Leukotrienes (LT) and platelet-activating factor (PAF) can increase nonspecific airway reactivity in normal subjects, and they have been proposed as putative mediators of asthma. Alveolar macrophages (AM), which have receptors for and synthesize leukotrienes and PAF, also may play a role in the pathogenesis of asthma. The present study was designed to determine the effects LTD4 and PAF have on bronchoalveolar lavage (BAL) fluid and cells, including AM eicosanoid and PAF synthesis, and to relate them to changes in nonspecific airway reactivity. Airway reactivity to methacholine was measured in healthy, male volunteers at least 2 days before and 6 h, 1, 3, and 7 days after inhaling either LTD4 or PAF. At least 3 wk later subjects inhaled in random order either methacholine or the mediator to which they were previously exposed, and BAL was performed the next day. This sequence was repeated with the other chemical 3 wk or more later. LTD4 inhalation increased airway reactivity and stimulated AM thromboxane synthesis while it reduced stimulated AM LTB4 synthesis. LTD4 did not affect the number or percentage of BAL cells or the BAL fluid protein and histamine concentrations. PAF inhalation increased airway reactivity and the proportion of neutrophils and eosinophils recovered by BAL, but it did not alter AM eicosanoid and PAF synthesis or the BAL fluid protein and histamine concentrations. A relationship was identified between the PAF-induced increase in airway reactivity and the percentage of BAL neutrophils, but no correlation was found between LTD4- or PAF-induced changes in airway reactivity and stimulated AM eicosanoid or PAF synthesis. Thus, inhaled LTD4 and PAF can affect both the bronchoalveolar milieu and airway reactivity of normal subjects. However, it is not clear from this study which changes in the bronchoalveolar milieu are causally related to the mediator-induced increase in airway reactivity.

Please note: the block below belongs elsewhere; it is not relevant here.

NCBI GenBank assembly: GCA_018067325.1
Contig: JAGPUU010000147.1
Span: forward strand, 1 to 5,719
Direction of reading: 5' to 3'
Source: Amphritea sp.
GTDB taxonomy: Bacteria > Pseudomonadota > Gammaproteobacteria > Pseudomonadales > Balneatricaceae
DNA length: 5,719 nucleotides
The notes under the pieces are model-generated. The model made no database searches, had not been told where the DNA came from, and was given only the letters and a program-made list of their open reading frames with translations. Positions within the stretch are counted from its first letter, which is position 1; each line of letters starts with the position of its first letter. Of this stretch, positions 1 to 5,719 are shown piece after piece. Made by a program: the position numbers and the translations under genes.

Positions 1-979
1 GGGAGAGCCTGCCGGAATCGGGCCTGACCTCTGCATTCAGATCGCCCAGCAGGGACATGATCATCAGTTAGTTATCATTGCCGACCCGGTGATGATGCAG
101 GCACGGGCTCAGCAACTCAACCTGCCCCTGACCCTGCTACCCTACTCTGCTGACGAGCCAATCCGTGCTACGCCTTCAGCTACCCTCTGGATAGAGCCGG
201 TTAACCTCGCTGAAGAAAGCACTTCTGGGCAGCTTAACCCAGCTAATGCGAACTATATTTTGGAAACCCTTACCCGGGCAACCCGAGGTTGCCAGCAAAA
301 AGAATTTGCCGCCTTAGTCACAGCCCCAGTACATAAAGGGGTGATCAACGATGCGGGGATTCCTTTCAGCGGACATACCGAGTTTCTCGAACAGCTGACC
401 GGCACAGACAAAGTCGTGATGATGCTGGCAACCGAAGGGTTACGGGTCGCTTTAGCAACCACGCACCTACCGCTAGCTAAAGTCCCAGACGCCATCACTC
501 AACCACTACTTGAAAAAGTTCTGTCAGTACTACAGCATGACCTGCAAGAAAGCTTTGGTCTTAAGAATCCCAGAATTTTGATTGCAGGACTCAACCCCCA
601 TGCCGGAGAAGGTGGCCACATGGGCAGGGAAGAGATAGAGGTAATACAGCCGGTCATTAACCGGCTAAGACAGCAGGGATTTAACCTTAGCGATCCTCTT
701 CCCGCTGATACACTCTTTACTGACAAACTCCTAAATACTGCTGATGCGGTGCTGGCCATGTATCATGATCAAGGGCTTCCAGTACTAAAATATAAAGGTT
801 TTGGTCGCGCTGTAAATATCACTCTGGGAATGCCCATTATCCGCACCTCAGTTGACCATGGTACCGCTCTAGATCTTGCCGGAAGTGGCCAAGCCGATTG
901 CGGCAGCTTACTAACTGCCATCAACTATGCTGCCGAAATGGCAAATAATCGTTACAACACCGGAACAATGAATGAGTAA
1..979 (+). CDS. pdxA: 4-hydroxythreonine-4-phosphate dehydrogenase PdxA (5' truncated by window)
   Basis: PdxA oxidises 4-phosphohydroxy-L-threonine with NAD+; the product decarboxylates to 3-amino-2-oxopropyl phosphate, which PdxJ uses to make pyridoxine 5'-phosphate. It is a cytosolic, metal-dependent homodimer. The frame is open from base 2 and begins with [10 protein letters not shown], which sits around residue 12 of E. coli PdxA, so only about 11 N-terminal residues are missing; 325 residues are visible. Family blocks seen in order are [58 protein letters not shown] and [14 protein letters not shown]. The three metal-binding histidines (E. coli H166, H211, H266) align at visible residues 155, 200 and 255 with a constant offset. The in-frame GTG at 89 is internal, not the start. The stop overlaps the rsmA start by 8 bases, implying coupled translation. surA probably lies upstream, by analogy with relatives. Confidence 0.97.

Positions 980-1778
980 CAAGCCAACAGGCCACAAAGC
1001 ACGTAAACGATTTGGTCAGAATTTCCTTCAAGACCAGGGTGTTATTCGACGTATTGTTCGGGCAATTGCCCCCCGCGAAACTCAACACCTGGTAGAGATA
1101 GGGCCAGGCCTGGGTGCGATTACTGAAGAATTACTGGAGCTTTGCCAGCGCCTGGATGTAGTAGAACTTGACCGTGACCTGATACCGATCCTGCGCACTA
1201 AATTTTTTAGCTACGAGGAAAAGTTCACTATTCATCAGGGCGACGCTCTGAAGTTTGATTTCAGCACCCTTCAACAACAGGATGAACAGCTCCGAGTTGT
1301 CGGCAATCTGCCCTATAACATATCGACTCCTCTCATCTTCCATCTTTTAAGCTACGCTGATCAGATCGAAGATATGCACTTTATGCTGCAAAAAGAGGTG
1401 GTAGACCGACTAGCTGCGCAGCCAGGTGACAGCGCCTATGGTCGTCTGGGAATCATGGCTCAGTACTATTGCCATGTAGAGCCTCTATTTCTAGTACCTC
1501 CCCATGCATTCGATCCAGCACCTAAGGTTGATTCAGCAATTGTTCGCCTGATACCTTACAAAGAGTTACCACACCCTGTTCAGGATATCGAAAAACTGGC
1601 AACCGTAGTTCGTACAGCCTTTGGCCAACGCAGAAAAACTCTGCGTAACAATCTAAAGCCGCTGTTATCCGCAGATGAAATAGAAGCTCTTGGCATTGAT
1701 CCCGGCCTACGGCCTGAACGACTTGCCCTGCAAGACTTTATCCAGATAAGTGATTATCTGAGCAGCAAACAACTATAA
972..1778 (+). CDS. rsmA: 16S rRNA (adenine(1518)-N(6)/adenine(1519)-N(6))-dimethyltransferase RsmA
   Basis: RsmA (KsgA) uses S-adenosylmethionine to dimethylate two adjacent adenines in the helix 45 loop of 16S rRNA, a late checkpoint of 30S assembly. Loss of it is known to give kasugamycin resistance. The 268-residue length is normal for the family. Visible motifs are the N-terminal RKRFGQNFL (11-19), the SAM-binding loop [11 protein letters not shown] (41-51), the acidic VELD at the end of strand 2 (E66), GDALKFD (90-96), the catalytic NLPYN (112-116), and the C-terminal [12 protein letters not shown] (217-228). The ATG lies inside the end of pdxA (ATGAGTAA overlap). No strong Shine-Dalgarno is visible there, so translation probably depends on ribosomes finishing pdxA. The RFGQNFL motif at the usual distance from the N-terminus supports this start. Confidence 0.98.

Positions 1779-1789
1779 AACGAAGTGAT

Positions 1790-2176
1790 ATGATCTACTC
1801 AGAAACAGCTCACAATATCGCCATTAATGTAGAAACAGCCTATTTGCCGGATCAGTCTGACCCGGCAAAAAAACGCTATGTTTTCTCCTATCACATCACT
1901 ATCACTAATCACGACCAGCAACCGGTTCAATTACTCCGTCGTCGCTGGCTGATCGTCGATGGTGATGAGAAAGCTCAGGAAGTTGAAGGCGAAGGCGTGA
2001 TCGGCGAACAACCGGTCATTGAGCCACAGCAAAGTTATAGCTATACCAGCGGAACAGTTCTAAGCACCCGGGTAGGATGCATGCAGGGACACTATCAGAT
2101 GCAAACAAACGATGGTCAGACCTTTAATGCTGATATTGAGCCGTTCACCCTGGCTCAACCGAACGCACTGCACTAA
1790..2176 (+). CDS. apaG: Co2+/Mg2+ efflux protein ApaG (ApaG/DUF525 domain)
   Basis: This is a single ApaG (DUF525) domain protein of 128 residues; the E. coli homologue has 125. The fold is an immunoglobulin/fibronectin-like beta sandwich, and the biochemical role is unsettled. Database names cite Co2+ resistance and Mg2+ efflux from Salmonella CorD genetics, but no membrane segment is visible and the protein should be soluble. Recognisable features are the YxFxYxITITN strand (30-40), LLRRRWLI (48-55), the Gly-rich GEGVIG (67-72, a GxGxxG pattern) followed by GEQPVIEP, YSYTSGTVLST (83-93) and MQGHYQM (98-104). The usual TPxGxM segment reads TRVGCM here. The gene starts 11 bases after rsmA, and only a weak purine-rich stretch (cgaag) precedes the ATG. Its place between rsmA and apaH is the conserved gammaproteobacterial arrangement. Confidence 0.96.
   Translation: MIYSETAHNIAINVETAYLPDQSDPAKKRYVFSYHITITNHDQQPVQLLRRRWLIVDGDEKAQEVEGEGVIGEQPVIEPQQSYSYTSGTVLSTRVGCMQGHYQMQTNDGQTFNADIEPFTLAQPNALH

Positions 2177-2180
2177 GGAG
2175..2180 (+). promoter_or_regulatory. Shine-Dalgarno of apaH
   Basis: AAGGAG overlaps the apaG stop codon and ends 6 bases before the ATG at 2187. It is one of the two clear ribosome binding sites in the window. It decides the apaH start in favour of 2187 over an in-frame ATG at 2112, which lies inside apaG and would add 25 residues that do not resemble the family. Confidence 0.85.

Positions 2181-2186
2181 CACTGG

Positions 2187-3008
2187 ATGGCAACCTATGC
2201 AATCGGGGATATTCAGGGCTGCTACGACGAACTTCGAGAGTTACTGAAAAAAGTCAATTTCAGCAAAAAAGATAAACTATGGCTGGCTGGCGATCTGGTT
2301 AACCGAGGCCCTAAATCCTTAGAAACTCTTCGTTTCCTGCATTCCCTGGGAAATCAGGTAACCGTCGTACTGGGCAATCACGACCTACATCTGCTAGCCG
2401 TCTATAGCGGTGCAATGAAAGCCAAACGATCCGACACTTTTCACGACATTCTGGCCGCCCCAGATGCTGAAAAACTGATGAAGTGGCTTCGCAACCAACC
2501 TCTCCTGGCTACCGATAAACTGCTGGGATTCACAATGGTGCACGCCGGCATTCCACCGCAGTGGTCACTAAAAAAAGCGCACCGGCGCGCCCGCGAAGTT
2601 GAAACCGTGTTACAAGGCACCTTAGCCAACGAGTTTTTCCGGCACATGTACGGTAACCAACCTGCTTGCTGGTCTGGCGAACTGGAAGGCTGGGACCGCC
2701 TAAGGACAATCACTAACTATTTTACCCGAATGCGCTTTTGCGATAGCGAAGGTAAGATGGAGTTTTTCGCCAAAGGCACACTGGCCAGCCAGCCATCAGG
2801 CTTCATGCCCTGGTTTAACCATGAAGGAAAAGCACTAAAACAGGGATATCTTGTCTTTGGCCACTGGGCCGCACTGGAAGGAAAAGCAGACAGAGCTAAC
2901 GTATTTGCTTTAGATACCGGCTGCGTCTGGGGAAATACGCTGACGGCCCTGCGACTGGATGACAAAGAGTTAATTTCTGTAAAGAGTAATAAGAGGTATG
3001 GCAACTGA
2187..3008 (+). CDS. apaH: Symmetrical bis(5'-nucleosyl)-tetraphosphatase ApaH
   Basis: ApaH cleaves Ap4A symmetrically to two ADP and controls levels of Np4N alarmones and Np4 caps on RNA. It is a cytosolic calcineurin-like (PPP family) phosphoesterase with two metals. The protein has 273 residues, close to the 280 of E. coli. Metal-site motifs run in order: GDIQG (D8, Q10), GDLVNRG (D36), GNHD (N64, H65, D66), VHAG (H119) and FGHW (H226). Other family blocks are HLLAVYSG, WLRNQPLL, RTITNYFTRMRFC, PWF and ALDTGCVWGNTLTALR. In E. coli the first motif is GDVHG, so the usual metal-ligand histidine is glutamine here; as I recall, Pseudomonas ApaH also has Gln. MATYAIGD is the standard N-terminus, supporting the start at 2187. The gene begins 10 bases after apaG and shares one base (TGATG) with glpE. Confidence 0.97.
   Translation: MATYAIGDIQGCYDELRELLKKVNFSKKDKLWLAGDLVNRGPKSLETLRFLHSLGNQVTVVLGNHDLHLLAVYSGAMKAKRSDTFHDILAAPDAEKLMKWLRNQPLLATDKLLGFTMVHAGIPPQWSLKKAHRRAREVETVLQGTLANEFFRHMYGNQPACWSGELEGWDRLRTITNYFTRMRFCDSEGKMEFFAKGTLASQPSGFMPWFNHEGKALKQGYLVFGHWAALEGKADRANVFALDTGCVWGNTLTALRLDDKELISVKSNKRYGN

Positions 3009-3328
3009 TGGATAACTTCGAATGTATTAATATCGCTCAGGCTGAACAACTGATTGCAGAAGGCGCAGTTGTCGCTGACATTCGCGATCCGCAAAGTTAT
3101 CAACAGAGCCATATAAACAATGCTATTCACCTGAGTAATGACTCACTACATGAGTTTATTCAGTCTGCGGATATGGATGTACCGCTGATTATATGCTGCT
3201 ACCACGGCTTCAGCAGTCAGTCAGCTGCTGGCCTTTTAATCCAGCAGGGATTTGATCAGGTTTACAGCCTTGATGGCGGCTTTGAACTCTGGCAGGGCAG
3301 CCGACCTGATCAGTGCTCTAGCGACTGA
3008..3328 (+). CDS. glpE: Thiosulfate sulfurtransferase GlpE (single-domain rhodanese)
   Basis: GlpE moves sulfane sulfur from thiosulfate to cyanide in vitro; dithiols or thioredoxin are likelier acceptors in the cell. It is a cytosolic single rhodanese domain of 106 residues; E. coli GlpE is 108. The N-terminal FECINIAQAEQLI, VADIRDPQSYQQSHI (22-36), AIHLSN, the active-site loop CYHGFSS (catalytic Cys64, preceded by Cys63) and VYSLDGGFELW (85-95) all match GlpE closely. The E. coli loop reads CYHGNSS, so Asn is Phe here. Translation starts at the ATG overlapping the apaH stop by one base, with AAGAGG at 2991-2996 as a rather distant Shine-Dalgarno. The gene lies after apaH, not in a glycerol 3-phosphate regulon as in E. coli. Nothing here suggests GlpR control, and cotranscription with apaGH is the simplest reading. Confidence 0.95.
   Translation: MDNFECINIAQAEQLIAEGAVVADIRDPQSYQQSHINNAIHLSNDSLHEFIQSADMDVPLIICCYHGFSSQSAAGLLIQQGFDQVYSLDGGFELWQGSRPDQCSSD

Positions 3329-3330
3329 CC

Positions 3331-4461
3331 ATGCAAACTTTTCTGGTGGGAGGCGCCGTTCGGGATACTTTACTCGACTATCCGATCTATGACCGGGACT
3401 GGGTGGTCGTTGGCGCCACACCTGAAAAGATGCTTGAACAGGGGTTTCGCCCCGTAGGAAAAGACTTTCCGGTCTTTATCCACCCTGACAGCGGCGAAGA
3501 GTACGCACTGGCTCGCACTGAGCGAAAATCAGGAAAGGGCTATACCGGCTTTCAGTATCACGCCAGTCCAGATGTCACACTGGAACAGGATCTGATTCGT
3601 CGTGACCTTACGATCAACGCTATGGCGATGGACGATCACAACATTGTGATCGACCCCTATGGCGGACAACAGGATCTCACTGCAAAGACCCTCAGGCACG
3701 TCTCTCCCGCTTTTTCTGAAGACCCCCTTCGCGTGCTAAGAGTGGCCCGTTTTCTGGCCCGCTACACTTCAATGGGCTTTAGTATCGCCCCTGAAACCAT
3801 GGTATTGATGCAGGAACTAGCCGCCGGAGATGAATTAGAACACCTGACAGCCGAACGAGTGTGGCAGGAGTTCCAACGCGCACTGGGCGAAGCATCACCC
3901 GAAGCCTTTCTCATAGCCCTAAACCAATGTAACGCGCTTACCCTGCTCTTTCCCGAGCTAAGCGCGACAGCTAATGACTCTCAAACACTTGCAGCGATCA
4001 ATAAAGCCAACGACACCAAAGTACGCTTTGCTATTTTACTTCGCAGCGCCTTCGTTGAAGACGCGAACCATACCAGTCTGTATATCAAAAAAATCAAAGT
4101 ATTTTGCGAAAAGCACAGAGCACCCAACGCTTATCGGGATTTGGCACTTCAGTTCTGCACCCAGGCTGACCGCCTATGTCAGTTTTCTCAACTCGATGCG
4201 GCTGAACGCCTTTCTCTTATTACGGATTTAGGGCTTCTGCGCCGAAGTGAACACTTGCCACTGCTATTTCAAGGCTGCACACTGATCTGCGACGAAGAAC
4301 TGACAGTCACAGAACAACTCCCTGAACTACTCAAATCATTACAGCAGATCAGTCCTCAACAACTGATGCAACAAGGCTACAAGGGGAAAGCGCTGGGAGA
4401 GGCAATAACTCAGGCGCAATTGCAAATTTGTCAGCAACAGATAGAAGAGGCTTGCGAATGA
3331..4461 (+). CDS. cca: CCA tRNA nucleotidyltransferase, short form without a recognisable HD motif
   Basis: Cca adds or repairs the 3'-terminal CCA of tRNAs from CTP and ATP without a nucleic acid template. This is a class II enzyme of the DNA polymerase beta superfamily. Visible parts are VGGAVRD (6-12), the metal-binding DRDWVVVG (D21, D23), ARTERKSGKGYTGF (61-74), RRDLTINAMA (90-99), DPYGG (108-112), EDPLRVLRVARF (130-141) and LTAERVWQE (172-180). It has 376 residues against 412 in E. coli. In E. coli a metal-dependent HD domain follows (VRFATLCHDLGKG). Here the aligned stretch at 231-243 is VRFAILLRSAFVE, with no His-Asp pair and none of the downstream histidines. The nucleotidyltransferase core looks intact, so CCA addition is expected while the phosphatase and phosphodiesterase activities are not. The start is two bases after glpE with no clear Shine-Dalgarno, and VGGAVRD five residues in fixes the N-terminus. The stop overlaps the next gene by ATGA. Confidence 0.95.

ASJC Scopus subject areas
- Pulmonary and Respiratory Medicine